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God speaks to Jeremiah, Winchester Bible, 1160–1175.

If you go to the British Museum today, you can read about the siege of Jerusalem in the Babylonian Chronicles — clay tablets with cuneiform writing that were translated in 1956:

“In the seventh year, in the month of Kislev, the king of Akkad mustered his troops, marched to the Hatti-land, and encamped against the City of Judah and on the ninth day of the month of Adar he seized the city and captured the king. He appointed there a king of his own choice and taking heavy tribute brought it back to Babylon.”

Despite Israel’s national calamity, all the carnage and destruction, Jeremiah reassured his people that the siege of Jerusalem was not the last word. However tragic, it was only a penultimate word, for after the devastation there would come restoration.

Jeremiah 32 describes one of the crazy, symbolic actions for which the prophets were famous. Like Isaiah running naked in the streets for three years “as a sign and portent.” Like Ezekiel eating the scroll, or shaving his head with a sword, dividing the hair into thirds, and then burning it all. Or Hosea’s marriage to the harlot Gomer.

Jeremiah had already performed several prophetic acts. He stood in front of the temple and smashed pottery as the people entered for worship. He wore a cattle yoke around his neck. He buried a pair of “undergarments” under a rock for “a very long time.”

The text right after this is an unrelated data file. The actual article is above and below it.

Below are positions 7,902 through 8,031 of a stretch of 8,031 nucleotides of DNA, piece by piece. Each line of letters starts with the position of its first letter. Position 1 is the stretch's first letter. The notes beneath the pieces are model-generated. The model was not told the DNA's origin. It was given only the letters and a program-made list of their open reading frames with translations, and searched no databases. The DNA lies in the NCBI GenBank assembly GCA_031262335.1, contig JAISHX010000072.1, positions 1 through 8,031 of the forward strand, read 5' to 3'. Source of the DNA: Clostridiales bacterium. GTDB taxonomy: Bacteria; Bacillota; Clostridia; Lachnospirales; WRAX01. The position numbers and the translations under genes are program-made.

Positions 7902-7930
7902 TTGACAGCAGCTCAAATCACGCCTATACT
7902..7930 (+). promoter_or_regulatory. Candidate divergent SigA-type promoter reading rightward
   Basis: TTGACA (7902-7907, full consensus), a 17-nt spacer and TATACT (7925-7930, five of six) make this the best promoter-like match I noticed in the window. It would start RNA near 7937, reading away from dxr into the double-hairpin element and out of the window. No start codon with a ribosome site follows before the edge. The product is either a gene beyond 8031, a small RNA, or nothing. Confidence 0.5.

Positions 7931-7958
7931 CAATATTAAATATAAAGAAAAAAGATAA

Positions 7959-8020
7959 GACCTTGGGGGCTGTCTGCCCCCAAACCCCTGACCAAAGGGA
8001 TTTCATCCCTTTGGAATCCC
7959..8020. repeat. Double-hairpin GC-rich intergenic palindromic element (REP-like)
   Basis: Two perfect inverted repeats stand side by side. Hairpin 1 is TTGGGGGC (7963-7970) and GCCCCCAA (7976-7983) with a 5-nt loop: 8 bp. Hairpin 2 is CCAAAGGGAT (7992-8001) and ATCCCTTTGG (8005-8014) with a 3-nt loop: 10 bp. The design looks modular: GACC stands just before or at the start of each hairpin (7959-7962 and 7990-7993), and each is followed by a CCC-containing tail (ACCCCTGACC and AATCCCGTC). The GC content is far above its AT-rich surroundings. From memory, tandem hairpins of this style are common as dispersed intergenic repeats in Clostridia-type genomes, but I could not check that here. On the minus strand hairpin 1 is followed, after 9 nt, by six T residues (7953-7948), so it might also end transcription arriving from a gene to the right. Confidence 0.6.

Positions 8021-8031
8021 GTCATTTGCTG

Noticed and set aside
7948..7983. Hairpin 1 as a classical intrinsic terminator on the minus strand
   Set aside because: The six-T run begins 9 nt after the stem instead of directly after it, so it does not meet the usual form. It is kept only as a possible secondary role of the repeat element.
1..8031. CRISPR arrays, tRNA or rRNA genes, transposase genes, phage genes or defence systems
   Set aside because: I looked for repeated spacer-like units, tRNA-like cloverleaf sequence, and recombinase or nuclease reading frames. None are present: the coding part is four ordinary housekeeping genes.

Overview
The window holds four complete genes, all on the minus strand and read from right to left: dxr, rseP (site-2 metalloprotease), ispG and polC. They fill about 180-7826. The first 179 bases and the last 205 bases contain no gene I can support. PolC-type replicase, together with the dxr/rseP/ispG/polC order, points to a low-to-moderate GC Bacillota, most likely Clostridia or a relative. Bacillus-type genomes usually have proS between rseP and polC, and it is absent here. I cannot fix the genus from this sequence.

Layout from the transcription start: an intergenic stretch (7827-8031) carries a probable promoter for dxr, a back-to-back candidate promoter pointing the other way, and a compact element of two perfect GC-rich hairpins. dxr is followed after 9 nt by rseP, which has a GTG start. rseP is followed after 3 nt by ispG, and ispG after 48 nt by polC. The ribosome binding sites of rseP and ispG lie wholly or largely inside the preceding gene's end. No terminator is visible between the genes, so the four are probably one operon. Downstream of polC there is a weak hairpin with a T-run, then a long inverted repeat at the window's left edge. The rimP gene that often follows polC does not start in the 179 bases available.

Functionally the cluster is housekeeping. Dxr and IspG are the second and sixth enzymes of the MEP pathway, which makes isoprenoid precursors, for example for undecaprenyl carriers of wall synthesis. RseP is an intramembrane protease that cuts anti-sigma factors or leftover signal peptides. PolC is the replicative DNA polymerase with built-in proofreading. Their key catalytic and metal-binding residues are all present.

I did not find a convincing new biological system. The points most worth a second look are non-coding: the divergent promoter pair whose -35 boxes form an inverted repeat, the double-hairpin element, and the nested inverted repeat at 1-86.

And now, with the country in ruins, and under enemy occupation, God told him to buy his cousin’s field. Go, buy a field in the war zone that is Jerusalem. Talk about crazy! It was an act of hope in a time of disaster.

To buy a field is to hope for the future.

Jeremiah’s symbolic action reminds me of the Jesuit priest Daniel Berrigan (1921–2016), who performed his own very public and prophetic acts — most infamously, burning draft cards and hammering nuclear war heads. And like Jeremiah, Berrigan ended up in prison.

These were crazy acts. They seemed pointless. Who cared?! And indeed, Berrigan was nothing if not realistic about the political futility of it all.

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Babylonian destruction of Jerusalem, the Nuremberg Chronicle, 1493.

Jim O’Grady once asked Berrigan “if it was tiring to constantly work on the fringes — of the Catholic church, of American politics, of polite discourse. He referred me to his old friend Dorothy Day, founder of the Catholic Worker, a volunteer community devoted to pacifism and serving the poor. ‘She’s always thought of herself and her work as residing at the center of the Gospels,’ Berrigan said. ‘It was up to everyone else to move toward her.’”

In his May 2, 2016 obituary, Daniel Lewis wrote about Berrigan’s prophetic actions, but also about his deep discouragements: “While he was known for his wry wit, there was a darkness in much of what Father Berrigan wrote and said, the burden of which was that one had to keep trying to do the right thing regardless of the near certainty that it would make no difference. In the withering of the pacifist movement and the country’s general support for the fighting in Iraq and Afghanistan, he saw proof that it was folly to expect lasting results.”

“This is the worst time of my long life,” Berrigan said in an interview with The Nation in 2008. “I have never had such meager expectations of the system.” What made it bearable, he wrote elsewhere, was a disciplined, implicitly difficult belief in God as the key to sanity and survival.”

Such was God’s word to Jeremiah during the siege of Jerusalem, and perhaps to us today — brutal realism about our political realities, but also prophetic acts of hope in God.

Image credits: (1) Wikipedia.org; (2) Art Encyclopedia; and (3) Wikipedia.org.